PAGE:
The MBTA's new Web site is in 15 different languages, but the translations, at least in French, are a bit too literal. (Go to Charlie on the MBTA for good gripes about all things T-related.) I don't get why the station names are translated at all, since a French speaker who reads that "Coin de champs" is the closest station to where he wants to go would be better off knowing that all the signs at that station say "Fields Corner." And he would be better off asking a Bostonian "Does thees train go to Feeelds Cornair?" than saying the name of the station in French. Here are some of my favorite stops:
Le Suffolk avale la station (Suffolk Downs, or The Suffolk Swallows the Station). Run for your lives!
Vénérez la station de plage (Revere Beach, or Venerate the Beach's Station!). The MBTA, naturally, prefers the imperative tense.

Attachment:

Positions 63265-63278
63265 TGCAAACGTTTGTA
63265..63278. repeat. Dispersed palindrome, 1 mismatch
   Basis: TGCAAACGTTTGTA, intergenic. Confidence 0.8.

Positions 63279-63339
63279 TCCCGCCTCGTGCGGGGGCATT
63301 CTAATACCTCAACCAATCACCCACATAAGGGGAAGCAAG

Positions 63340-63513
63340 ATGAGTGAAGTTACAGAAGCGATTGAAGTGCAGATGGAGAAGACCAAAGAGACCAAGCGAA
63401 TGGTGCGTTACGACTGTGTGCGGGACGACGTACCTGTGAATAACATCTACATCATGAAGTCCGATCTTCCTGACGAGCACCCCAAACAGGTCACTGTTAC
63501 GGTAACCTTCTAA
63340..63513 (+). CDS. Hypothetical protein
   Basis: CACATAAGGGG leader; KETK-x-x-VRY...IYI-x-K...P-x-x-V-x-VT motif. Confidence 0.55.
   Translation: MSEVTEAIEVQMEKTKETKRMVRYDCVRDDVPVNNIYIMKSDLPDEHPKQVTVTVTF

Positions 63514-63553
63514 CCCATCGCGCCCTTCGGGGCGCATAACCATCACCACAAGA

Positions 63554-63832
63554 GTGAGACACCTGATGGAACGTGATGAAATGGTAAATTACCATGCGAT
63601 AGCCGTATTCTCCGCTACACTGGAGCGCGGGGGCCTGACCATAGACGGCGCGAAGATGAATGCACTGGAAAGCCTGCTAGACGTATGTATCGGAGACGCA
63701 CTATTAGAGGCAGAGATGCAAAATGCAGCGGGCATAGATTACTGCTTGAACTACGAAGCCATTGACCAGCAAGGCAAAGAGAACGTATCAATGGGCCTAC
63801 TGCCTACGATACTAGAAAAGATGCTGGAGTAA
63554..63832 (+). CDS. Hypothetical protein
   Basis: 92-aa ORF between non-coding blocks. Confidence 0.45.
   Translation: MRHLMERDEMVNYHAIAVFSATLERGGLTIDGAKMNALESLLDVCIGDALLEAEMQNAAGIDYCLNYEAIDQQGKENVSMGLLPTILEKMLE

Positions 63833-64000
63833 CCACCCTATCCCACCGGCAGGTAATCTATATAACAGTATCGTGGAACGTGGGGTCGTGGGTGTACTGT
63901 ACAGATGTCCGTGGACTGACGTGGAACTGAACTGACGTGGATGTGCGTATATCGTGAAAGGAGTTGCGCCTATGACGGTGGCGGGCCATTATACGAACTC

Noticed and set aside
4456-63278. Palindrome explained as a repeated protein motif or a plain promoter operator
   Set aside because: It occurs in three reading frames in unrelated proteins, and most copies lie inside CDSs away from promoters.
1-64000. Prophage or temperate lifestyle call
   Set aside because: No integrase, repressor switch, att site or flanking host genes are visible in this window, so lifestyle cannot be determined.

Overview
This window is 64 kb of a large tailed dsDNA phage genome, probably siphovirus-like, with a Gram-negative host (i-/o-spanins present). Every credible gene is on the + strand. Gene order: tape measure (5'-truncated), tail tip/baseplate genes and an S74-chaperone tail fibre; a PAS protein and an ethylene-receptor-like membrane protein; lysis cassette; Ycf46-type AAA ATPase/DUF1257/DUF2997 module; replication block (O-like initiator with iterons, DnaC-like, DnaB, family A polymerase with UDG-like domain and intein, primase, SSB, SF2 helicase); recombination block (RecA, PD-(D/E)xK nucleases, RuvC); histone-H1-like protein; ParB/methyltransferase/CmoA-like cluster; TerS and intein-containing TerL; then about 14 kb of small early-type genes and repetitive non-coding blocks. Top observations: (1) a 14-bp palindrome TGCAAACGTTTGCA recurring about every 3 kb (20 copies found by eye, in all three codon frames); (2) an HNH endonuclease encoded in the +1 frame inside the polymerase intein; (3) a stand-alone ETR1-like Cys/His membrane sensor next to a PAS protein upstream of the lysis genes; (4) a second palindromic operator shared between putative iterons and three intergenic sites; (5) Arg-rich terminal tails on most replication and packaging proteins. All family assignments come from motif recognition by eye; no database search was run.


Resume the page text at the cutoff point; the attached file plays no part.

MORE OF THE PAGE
Station non-conformiste (Maverick). It spits on your bourgeois Charlie Cards.
Station de prudence (Prudential Center, or Caution Station).
En arrière de la station de colline (Back of the Hill, or The Back of the Station Called "Hill").
Station carrée de bagagiste (Porter Square, or Person Who Carries Bags Square).
Station de maître d'hôtel (Butler Street, or Butler Whose Name Is Probably Not Butler Station)*
*Marilyn Monroe warned about this possible confusion in "All About Eve":
[a butler passes by] Miss Claudia Caswell: Oh, waiter! Addison DeWitt: That is not a waiter, my dear, that is a butler. Miss Claudia Caswell: Well, I can't yell "Oh butler!" can I? Maybe somebody's name is Butler. Addison DeWitt: You have a point. An idiotic one, but a point.